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Thread: Any irrigation experts in here?

  1. Back To Top    #1

    Any irrigation experts in here?

    Starting to get the backyard landscaping project underway and trying to figure out the irrigation system.
    This is the plan I've come up with, if anyone knows about this stuff, could you critique it and tell me what's good and what's not?



    The backyard size is 60' wide X 43' deep (from the bay window edge to the back fence).
    The blue lines are for sprinklers and I have it setup on 2 valves, 9 sprinklers per valve. The yellow lines are for bushes and trees (on 1 valve) and the red lines are for the palm trees around the pool and two pots (on 1 valve).

    The brown areas are pavers and I tried to keep as much of the piping from not being under the pavers as possible. The wide area near the top I'm going to run a 4" sleeve and run the pipe through that. The grey area around the edges is gravel and the rest is grass (blue area showing the pattern of the sprinklers).

    Few questions off the bat...is 1 valve enough for all the bushes/trees? Do I need the palm trees/pots on their own line/valve or should I just tie it into the yellow line? I'm going to run PVC pipe for both the sprinklers and the dripper system.

  2. Back To Top    #2

    Re: Any irrigation experts in here?

    I am not an expert, but based on what I have seen and experienced, I would not put more than 5-6 sprinklers on one valve with 3/4" pipes. You may not get enough water pressure to properly run more than 6 sprinklers per valve
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  3. Back To Top    #3

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    Re: Any irrigation experts in here?

    I'm on my third DIY sprinkler system so.....I'm far from an expert but have learned from my mistakes. More valves and zones are better. 9 sprinklers on one valve is to much in my opinion. Like SVD says 6 is about right. If a sprinkler says you will get a 15' radius out of it you will get about 12ish. I would run all drips on one valve and just run that valve longer if need be. I personaly would not put a tree with a big root system in a grassy area. It's been my experience that the roots will come to the surface due to the shallow watering from the sprinklers. At least thats how its been for me in the past in my neck of the woods. Your layout looks interesting and eye catching I would love to see it when its all done and filled in. good luck.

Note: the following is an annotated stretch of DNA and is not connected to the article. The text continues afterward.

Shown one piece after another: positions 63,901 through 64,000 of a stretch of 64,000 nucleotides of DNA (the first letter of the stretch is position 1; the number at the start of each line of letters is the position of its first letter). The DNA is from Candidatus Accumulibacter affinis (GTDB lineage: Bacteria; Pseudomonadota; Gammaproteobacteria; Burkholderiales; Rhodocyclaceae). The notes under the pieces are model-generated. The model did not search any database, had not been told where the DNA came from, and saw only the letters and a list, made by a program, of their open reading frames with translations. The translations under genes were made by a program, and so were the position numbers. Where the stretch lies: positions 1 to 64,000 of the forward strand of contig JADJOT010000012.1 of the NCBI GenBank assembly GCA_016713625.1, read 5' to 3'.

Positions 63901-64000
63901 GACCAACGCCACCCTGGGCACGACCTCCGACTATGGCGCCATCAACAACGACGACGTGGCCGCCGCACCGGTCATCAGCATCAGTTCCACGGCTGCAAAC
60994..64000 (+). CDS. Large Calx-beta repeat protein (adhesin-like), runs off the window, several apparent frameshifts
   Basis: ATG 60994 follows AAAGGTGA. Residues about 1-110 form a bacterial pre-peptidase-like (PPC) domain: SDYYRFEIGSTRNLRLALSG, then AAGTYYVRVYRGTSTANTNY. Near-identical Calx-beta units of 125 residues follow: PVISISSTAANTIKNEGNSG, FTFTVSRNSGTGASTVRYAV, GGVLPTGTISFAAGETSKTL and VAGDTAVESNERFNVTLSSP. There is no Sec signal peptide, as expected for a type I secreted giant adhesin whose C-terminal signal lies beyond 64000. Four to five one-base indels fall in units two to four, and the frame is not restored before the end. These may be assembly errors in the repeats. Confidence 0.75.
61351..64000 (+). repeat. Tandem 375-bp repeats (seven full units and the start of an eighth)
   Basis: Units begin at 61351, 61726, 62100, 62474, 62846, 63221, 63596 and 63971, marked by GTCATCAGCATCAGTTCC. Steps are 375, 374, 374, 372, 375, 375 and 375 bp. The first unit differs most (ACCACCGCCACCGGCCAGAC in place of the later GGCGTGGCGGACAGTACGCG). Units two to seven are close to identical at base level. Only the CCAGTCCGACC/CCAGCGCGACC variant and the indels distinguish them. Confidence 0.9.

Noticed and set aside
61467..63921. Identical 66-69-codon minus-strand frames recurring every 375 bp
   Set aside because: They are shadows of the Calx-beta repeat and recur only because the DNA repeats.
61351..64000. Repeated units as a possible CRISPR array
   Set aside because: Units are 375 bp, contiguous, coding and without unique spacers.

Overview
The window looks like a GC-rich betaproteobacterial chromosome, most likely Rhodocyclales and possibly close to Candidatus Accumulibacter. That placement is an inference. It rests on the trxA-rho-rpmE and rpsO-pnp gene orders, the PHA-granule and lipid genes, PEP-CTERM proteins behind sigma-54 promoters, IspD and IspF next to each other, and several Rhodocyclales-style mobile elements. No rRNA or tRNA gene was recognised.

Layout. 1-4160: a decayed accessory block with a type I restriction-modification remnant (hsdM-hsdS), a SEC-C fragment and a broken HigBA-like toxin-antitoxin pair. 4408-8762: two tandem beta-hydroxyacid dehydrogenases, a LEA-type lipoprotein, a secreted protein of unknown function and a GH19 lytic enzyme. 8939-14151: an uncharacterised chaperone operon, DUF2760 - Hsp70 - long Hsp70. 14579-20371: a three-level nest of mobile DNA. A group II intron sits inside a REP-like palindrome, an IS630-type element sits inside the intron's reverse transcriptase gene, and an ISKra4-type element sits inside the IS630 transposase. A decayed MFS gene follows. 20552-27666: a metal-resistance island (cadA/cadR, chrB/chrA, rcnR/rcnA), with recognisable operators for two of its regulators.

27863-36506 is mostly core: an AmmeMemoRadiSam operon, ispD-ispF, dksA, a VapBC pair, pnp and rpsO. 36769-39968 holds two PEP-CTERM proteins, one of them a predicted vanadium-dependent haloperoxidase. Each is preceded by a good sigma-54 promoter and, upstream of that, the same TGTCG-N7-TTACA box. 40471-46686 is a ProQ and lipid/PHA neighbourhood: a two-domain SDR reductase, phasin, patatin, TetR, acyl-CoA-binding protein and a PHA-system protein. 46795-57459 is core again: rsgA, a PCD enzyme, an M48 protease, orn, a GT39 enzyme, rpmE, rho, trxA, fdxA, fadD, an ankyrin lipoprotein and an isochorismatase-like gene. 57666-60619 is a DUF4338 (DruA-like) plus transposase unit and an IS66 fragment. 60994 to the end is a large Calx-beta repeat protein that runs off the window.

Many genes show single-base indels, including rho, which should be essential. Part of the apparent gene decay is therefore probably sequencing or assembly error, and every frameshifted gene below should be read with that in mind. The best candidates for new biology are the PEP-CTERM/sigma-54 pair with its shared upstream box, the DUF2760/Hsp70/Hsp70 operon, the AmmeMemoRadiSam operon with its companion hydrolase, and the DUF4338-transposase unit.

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  4. Back To Top    #4

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    Re: Any irrigation experts in here?

    I recently owned and operated a lscape and irrigation company and I have installed dozens of irrigation systems from 2 zones to 32 zones, although I am still probably not the most experienced on this site. I'll give you my two cents though. You need to know how many gal per min of volume you have on your main lines. It is not how many heads are on a zone, it is how many gal of water per zone. A 3/4" water meter will allow around 15-18 gal/min after any distance of pipe to the house. For example-large lawn rotor heads use around 2.5 gal/min, so to be safe 6 heads x 2.5 gal = 15 gal/min. Most spray heads accept many different nozzles for each need. Lets say 1.5 gal/min average. So on these you could safely go 10 heads x 1.5gal = 15 gal/min. While pressure is a factor, as long as it is 55-60psi at min you will be fine. Also consider precipitaion rates. As you see on your drawing, some heads overlap and some areas dont get enough h20. Replace nozzles in the heads accordingly to fine tune a balanced precip rate. One other problem I see is all your valves are in the same location and you are basically end feeding the lines. This causes the first head in line to get more water than the second, and the second more than the third and so on down the line. When you get to the last head, it may only put out half the water that the first does. If you are able, carry the main line to the center of each zone and center feed the lines so it balances the volume and pressure. If this is not possible, you will definitely need to adjust nozzles later to restrict flow gradually down the line. Sorry if this was to confusing. And by the way they are right, more valves just give you more control so don't skimp on valves now-trust me way harder to change after the work is done. TEST EVERYTHING WITH WATER BEFORE YOU COVER!!! Feel free to message me if i can help more.
    34,000 gal., 20x40 Roman, IG Steel/Vinyl, 500# Hayward Sand Filter, 2HP Ecostar-VS, Savi Note LEDs, Autopilot Digital 220 SWG

  5. Back To Top    #5

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    Re: Any irrigation experts in here?

    By the way, I'd run 1" PVC, not 3/4". Waaay more water volume for not much more $.
    34,000 gal., 20x40 Roman, IG Steel/Vinyl, 500# Hayward Sand Filter, 2HP Ecostar-VS, Savi Note LEDs, Autopilot Digital 220 SWG

  6. Back To Top    #6

    Re: Any irrigation experts in here?

    Thanks for the replies guys.

    The situation with the valves is that I already ran a 5 wire line to the backyard from the front (irrigation controller is already installed and a 3/4" line is coming from the main supply to the backyard and capped off right now).

    In the front yard, I have 12 sprinklers on one valve and it runs great so even though the backyard will be a longer run, I was hoping I can do 9 sprinklers per valve.
    I'll be using spray head sprinklers, an assortment of 4', 6' and 10'.

    About the trees..I am going to use two of these perforated stakes per tree to get the roots to grow deep vs at the surface, hopefully they work well. Anyone have experience with them?


  7. Back To Top    #7
    Divin Dave's Avatar
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    Re: Any irrigation experts in here?